Monday, May 22, 2006

Nothing claims better than...a claim.

All the shit that used to work
Don’t work now.
--Warren Zevon, “My Shit’s Fucked Up

What is it about claims? What is the power of its siren call to clients of all stripes?

Why must everything be stronger, longer and preferred 3 to 1? How is that even possible? Some advertising domains, like wireless phone service, automotive and analgesics, seem to inhabit a parallel universe in which the laws of statistics don’t apply—everything’s above average, like Garrison Keilor’s children of Lake Woebegone.

Back in the day, claims were the backbone of that package-goods stalwart, the Reason To Believe. They were a mashup of engineering and marketing, written to make sense to civilians but still trailing their cloak of numbers and percentages from the lab. And mostly, they worked.

So the claims-driven model was exported out of the world of detergents into other arenas, often with bizarre results. I remember a Procter & Gamble client in the early 80s, during a brief, unhappy period when the company was dabbling in the soft drink business, telling me excitedly he had data to support the claim that Orange Crush was preferred to Coke by Coke drinkers.

Never mind that this was an oranges-to-cola-nuts comparison, or that if it actually mattered, Crush’s market share wouldn’t be one hundredth of Coke’s. No, this finding demanded an enthusiastic Damn-let’s-run-with-it! kind of answer.

“So?” I asked.

Not the best response, but what was true then is (here’s a claim for you) even truer now. Maybe forty percent more!

Now that anyone (assuming they cared to) could get 2 zillion user’s ratings, expert opinions and blog reviews to compare to a company’s stated claim with one mouse-click, “Nothing works better” doesn’t work as well as it used to. You say you have fewer dropped calls? That’s not what CNet says! Or Jacko in the chatroom.

I’m using wireless service providers as an example partly because an article in the New York Times last week pointed to one reason why old-fashioned claims still make%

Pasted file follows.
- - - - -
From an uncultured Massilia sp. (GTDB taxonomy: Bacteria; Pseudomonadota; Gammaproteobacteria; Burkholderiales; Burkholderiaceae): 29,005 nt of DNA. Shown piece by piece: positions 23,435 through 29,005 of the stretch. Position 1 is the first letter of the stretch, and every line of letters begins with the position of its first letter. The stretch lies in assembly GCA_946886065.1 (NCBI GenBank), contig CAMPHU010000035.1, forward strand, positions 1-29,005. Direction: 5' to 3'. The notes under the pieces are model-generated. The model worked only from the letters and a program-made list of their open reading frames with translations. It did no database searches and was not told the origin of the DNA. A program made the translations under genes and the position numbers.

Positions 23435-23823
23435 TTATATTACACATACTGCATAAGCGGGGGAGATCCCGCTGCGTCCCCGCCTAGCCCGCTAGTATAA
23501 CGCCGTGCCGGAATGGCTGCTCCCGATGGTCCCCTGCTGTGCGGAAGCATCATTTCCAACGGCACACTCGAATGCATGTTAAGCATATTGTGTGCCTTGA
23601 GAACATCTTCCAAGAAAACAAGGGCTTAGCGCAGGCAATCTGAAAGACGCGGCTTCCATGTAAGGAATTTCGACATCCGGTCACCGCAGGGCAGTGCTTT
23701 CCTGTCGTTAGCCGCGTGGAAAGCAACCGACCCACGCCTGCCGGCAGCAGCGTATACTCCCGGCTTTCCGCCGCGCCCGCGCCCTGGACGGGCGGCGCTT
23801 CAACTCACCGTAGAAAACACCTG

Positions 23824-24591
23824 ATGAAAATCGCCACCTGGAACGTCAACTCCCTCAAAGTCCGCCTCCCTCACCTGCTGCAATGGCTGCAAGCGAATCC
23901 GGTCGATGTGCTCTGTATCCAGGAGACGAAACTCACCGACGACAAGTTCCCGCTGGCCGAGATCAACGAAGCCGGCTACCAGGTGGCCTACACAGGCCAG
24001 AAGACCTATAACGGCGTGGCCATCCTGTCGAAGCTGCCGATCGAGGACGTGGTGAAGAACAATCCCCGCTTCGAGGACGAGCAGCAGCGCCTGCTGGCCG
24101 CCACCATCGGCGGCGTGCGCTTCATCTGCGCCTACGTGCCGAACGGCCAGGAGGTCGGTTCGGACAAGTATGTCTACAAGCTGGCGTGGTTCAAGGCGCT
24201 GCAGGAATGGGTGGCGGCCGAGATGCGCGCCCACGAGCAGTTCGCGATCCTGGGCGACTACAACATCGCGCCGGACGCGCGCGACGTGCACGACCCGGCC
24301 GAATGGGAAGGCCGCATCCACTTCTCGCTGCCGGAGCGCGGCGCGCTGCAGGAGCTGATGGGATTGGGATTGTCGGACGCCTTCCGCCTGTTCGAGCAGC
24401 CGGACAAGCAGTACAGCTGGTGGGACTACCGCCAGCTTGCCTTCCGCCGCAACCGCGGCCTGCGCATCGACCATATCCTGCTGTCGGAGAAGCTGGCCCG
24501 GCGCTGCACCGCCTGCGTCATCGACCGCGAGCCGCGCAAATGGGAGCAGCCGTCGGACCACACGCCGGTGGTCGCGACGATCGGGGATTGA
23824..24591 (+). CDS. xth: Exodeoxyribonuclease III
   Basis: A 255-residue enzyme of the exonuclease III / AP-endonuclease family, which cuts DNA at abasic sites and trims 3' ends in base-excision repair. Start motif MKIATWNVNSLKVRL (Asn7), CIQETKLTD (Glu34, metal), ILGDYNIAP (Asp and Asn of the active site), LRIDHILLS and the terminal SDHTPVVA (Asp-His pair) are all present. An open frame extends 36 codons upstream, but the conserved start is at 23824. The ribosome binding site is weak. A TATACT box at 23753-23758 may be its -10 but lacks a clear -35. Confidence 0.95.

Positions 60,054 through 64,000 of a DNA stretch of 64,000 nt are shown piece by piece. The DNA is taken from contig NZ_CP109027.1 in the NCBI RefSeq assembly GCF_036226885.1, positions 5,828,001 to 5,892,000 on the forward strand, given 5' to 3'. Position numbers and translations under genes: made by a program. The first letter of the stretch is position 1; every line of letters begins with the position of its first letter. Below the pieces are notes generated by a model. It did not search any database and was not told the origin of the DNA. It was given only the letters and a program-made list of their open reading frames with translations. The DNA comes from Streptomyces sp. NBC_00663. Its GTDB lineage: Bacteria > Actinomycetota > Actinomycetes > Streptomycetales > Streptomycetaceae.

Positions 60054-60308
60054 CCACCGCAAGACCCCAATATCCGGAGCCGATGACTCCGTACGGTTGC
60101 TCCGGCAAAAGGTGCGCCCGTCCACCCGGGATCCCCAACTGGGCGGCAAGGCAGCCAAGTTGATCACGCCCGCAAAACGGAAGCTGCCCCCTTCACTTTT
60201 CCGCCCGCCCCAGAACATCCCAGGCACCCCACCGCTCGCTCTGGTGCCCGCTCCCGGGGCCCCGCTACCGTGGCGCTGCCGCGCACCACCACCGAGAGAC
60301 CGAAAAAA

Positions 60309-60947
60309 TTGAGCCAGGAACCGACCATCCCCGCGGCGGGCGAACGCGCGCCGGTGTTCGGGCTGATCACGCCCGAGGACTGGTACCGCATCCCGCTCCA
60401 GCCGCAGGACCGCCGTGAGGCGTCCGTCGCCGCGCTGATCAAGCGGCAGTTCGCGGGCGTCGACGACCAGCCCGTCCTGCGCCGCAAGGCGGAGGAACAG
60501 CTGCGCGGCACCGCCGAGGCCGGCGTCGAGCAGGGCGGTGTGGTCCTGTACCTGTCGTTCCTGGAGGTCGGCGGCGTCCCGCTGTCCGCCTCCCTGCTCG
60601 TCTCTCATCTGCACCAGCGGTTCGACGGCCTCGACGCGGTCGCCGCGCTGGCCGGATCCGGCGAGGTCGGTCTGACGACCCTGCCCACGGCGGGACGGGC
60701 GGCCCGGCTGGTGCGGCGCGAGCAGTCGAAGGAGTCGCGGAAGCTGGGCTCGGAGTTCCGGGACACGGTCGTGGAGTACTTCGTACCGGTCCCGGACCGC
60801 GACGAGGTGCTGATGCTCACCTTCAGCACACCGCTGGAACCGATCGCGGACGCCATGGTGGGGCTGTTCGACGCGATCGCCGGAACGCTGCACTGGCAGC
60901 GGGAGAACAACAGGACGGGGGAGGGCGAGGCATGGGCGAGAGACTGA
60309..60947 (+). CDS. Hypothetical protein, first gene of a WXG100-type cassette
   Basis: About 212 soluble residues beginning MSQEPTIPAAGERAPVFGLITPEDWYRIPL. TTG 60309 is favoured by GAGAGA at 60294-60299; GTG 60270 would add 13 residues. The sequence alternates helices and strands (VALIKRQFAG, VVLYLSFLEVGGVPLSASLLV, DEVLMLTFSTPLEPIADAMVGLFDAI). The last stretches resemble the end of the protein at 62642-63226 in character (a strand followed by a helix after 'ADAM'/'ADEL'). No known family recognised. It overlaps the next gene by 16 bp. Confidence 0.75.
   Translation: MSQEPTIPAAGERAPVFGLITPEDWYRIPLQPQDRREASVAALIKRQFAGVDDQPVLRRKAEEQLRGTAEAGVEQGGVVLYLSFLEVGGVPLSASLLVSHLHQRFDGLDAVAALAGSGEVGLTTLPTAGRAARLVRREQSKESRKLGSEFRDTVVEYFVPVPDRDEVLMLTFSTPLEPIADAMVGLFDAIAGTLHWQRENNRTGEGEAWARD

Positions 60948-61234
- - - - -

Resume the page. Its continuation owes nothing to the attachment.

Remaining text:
Saturday, May 13, 2006

Rich off our backs! Wait--we are rich.

You know the guy you meet at your 25th college reunion who forces you through a Bataan death-march of reminiscences you don’t actually share?

“Hey man, remember that killer Michuocan bud we scored before the Jethro Tull concert? Or how about when I puked on your stereo during Homecoming? Good times, man, good times.”

You don’t actually remember any of it because that guy wasn’t really your friend in college—he was just some hanger-on looking to score free dope or pizza. You didn’t like him then and you don’t like him now.

That guy—let’s be frank: that asshole—is back and on our TV. The same bogus memories of shared psychedelic adventures. The same thinly disguised taker’s agenda. Except now he’s called Ameriprise.

Whoever created this disagreeable mess, shame on you.

Shame on you for thinking that showing me a ripomatic with clips from Woodstock, pictures of Che and kids with bad hairdos would induce me to roll my 401K into your outfit.

Shame on you for tarnishing images and music I associate with not caring about money with talk of wealth management.

That was then, this is now. Part of me never left Woodstock, but dude, I don’t remember seeing you there. And besides, I don’t want some stoner investing my life savings.

Friday, May 12, 2006


For the few of you who read this blog with any regularity, my apologies for the lack of new postings.

I’m trying very hard to keep this thing from devolving into an Apple-hating rag, but a hard crash on a Unix-based system, while rare, is not a pretty sight. My spiffy new Intel-chip based MacBook Pro dove off the deep end last week and only emerged, functional but with a slight case of amnesia, this morning after a thorough scrubbing.

This new platform is a buggy little bastard, a lot less together in reality than the hipster holding hands with the PC dork in the new Apple spot. Many perceptive writers have already pointed out that this campaign is one of Apple’s periodic returns to Kool-Aid drinking.

In the commercial, it’s the PC that gets cooties. But if the dude/computer he’s holding hands with is an Intel Dual Core-based Mac, he better wash his hands but good.

P.S. Armando, my muy macho I.T. dude, says don’t install the OS 4.6 patch, whatever that is, in case you were thinking about it.

P.P.S. Yo, Apple: the switch-testimonial commercials directed by Errol Morris were the best Apple computer advertising ever. Make some more of those. If you run out, just run the stoner-girl one again.